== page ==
Jason does an eight to 10 minute segment every Friday during the Radio NL morning show, where he and his crew highlight what’s new in theatres and what to watch in the home market.
“Every Friday morning I join NL Morning Show host Howie Reimer and talk what the weekend’s big movie releases are, what to watch on Netflix and other TV platforms, what’s going on in the world of entertainment, and, when we can land them, we run interviews as well. Shawn comes on as often as he can slip away from work. We hit the air at about 8:40 a.m. and run for eight to 10 minutes.
What was interesting about the NL segment is our long-term fans were a bit “upset” that we’d gone from a hour-long variety show to something so short and, dare I say, so professional.
It was Shawn’s idea to go with an extended cut of the segment, and record additional material that had more of a “Jason and Shawn vibe” to it. This extended cut podcast, complete with the NL material, debuts every weekend, and Shawn and I recently started live streaming us recording the podcast on Facebook.
I’m not sure what the ratings are for the NL segment, as those numbers don’t come in until some time in December. However, we’ve received positive feedback from everyone at the station. We’ve noticed our podcast traffic has increased. We’re getting thousands of listeners a week and climbing, with people tuning in from all over the world.”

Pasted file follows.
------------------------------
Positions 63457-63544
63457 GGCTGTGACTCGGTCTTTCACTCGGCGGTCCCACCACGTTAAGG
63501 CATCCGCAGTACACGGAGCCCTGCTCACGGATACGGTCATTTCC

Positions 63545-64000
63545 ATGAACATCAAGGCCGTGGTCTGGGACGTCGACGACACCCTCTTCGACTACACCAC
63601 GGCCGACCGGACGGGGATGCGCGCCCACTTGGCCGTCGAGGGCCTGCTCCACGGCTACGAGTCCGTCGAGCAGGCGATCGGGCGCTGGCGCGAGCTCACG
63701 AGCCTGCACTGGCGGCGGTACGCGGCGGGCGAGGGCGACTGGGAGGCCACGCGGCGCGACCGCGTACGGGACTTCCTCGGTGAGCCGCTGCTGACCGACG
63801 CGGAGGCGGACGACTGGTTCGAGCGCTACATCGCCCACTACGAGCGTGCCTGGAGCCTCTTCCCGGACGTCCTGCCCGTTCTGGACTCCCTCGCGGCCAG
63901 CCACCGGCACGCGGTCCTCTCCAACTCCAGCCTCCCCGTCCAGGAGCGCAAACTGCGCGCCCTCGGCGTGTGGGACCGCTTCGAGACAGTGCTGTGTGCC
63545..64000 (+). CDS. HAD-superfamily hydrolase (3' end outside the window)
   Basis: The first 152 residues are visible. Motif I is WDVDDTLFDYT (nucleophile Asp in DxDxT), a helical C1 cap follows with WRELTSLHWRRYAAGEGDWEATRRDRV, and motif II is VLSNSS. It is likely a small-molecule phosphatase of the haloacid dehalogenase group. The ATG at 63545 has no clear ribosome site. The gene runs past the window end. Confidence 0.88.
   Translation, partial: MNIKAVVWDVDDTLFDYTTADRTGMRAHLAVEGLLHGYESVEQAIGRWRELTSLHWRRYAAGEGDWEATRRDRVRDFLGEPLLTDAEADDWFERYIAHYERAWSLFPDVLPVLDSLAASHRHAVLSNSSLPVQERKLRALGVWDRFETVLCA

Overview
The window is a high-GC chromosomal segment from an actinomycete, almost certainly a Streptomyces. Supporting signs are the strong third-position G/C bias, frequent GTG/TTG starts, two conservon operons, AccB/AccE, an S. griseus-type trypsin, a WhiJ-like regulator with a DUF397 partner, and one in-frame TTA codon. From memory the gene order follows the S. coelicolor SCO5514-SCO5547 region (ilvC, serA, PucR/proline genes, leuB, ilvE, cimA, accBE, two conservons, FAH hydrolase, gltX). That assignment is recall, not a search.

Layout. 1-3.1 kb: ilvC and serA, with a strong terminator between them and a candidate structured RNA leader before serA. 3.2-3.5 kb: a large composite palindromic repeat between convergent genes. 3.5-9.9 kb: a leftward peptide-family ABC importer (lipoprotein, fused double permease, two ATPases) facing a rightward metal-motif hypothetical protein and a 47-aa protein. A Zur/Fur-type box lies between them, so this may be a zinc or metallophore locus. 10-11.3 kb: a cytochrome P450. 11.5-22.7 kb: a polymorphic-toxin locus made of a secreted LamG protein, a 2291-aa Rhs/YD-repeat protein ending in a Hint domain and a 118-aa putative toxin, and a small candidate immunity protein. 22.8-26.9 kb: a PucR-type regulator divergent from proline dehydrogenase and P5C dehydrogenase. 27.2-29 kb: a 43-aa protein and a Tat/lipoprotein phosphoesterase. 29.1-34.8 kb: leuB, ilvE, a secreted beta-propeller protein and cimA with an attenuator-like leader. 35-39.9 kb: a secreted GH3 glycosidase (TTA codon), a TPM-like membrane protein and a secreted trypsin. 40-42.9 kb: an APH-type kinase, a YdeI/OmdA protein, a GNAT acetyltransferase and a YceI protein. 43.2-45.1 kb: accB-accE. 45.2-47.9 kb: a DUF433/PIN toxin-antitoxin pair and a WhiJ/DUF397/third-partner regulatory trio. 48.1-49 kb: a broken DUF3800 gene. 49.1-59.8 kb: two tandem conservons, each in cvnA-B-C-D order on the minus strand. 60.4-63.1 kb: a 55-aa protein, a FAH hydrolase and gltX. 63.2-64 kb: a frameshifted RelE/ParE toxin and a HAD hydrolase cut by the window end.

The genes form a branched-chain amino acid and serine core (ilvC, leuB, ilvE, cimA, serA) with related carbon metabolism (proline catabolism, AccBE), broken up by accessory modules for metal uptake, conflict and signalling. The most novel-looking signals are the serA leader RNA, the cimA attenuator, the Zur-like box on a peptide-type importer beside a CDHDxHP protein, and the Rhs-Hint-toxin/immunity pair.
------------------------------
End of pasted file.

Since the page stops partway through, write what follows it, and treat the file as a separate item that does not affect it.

Jason and Shawn have known each other for almost 25 years and have a chemistry that is a big part of what has made their We Came From The Basement show successful. Mike Stewart fills in for Shawn when Shawn is unavailable.
“Back in 2015, we added actress and podcast personality Amy Wickenheiser to the show. We met her via John Fallon, as she played a role in his film The Shelter. However, since we returned this June, she’s sadly been too busy with her own ventures to come on the air. I say sadly because she’s awesome and we miss her, but we’re super happy she is finding success.”
When watching Jason and Shawn’s show, it is pretty clear to see that the two of them are having a great time. Jason claims he is having a ton of fun. And their years of experience working together speaks for itself.